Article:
The Twitter by Playboy about Neko Case’s latest music release certainly fits in here as well. Yes, I think Playboy’s tweet was interpreted by some to be sexist but Neko Case’s responses really can not be repeated in polite company but all the same, she has right on her side I would say.
I myself don’t know her music of which I can’t make judgements but the story caught my eye.
Another disagreement I have with this “movement” is it’s hostility towards modest dress. I don’t know, I figured on CAF I wouldn’t be the only one that thinks everyone (male and female) should dress modestly in public at least. But yet I’ve seen tons of pictures of women shirtless at protests with writing on their bodies that says “No is still no”. I definitely can’t condone letting women (and men) go naked in public!
The thing that I find confusing is that these are the same people who would decry a #yesallinfidels campaign as racist.
Yes, not all muslims are terrorist, but yes all infidels live in fear of muslim violence. every day. all across the world.
If we are going to not judge a whole people by the actions of a small minority it should also extend to judging people by their sex. At the very least someone could stop being a muslim, but there is not a thing in the world I can do to change my sex.
Discussing sex-positive feminism is a non-sequitur.
This issue is about things in life that men never have to experience and women deal with every day. It’s fairly infuriating to see guys dismiss it for any reason, whether you’re calling it stereotyping, overreacting, or referring to sex-positive extremists who try to use the social media explosion for their own agenda.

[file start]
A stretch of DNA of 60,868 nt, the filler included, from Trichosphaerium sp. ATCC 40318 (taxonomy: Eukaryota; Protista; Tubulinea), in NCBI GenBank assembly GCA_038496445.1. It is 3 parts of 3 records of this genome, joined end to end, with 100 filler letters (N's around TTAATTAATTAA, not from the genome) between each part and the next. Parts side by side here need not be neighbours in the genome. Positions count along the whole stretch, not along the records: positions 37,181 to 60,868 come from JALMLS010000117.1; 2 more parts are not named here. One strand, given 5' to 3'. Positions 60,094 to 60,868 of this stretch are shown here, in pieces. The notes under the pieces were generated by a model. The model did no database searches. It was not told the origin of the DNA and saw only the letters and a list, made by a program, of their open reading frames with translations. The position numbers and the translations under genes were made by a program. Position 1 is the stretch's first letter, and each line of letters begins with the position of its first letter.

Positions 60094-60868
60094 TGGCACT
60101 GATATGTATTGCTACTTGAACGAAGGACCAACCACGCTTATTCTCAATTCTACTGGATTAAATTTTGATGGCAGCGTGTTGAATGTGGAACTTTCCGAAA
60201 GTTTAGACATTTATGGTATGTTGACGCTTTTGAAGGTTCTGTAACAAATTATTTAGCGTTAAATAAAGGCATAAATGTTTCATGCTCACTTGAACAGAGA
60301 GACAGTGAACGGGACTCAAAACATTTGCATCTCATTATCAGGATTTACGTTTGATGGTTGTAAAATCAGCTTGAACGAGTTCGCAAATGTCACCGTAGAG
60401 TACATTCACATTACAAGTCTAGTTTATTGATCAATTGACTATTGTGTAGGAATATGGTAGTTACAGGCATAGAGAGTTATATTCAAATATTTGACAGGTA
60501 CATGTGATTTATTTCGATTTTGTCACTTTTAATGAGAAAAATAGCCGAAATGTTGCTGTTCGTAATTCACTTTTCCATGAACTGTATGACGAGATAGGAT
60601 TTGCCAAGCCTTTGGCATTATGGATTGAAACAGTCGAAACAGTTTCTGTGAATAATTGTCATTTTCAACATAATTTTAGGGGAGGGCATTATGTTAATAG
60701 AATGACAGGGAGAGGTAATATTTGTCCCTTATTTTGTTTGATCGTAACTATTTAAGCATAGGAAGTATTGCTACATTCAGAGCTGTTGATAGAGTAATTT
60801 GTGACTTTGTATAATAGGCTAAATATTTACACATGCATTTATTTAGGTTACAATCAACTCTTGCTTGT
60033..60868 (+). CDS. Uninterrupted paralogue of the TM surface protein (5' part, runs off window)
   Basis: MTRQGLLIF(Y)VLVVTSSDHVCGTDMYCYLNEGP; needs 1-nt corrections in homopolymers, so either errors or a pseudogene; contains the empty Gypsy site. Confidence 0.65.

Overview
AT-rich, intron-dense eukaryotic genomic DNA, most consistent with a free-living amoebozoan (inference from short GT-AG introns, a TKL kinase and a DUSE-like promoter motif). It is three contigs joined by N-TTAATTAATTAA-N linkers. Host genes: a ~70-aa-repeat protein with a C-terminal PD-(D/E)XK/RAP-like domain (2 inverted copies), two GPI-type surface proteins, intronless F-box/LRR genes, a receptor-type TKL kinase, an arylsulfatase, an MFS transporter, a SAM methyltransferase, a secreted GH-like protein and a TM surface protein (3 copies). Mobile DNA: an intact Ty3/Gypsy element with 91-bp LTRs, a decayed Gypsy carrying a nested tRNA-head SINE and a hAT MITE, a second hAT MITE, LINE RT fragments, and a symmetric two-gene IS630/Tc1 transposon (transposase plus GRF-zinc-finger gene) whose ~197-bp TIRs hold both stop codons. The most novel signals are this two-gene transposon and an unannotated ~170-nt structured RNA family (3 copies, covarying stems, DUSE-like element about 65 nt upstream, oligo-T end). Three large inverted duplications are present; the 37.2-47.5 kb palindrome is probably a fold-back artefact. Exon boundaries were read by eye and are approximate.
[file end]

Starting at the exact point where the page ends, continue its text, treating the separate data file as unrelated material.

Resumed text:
This is a real problem for women. Stop dismissing it. No, it is not the same situation for men, whether in a parking lot at night, body exploitation, dealing with threats, sexual pressure, assault, or whatever else have you.
I was surprised to learn recently that 1/3 of domestic abuse cases are perpetrated by women on men. Still, 2/3 are by men perpetrated on women.
Men are nearly as likely to be sexually assaulted as women, though a significant number of the perps are to be men also in the first case.
Still, the degradation of women in just about every form of media one can name is massively worse than it is of men. Rap music alone is often so horrific in that regard it amazes me that anyone can bear to listen to it.
Having said all that, i am still not sure what the practical objectives of the hashtag campaign are. Does anybody know?
+1. You want people to rally behind something, propose some legislation or at least have a specific agenda. I see women complaining about violence (which can happen to anyone regardless of gender), dress codes (which are necessary), and reproductive rights (the “right” to kill your baby). So that’s the agenda you guys are supporting?
I don’t tweet or subscribe to twitter so ill let someone listen for me. If its all about telling me about the shortcoming of men I have a wife and four daughters who do a good job of that all on their own.
The person who started this campaign was reacting to the manifesto left behind by the mass shooter at Santa Barbara. He apparently had a gripe against women in general who he felt had rejected him. He then targeted a sorority house because he felt rejected by the women of that sorority.
Most of the tweets aren’t to bash men (although there might be, I’m not sure how well Twitter is moderated) but to call attention to violence against women.
Good point – I have seen tons of men shirtless in pictures and in real life at the beach. I assume you are vocal about your position that men should always have T-shirts on while swimming, doing yard work, etc.